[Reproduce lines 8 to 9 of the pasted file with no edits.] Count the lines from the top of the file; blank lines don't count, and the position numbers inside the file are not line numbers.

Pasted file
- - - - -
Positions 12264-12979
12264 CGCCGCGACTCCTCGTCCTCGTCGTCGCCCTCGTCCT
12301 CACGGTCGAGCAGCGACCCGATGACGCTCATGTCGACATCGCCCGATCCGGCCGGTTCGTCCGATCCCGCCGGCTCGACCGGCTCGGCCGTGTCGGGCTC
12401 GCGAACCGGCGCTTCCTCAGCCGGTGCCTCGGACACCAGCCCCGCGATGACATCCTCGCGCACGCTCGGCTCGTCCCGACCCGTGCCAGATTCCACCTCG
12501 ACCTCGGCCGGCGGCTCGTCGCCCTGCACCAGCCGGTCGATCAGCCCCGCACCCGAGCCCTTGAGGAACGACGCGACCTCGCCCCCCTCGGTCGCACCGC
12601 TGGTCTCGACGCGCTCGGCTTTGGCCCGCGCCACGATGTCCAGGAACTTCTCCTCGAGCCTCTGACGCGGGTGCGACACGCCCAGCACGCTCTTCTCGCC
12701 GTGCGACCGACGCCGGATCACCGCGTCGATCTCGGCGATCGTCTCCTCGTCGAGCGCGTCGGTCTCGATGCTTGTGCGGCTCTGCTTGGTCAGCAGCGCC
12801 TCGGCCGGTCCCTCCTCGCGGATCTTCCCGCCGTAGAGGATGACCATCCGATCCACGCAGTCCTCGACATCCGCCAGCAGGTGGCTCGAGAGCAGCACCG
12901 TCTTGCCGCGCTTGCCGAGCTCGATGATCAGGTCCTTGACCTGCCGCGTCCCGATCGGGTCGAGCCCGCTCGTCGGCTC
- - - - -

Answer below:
12801 TCGGCCGGTCCCTCCTCGCGGATCTTCCCGCCGTAGAGGATGACCATCCGATCCACGCAGTCCTCGACATCCGCCAGCAGGTGGCTCGAGAGCAGCACCG
12901 TCTTGCCGCGCTTGCCGAGCTCGATGATCAGGTCCTTGACCTGCCGCGTCCCGATCGGGTCGAGCCCGCTCGTCGGCTC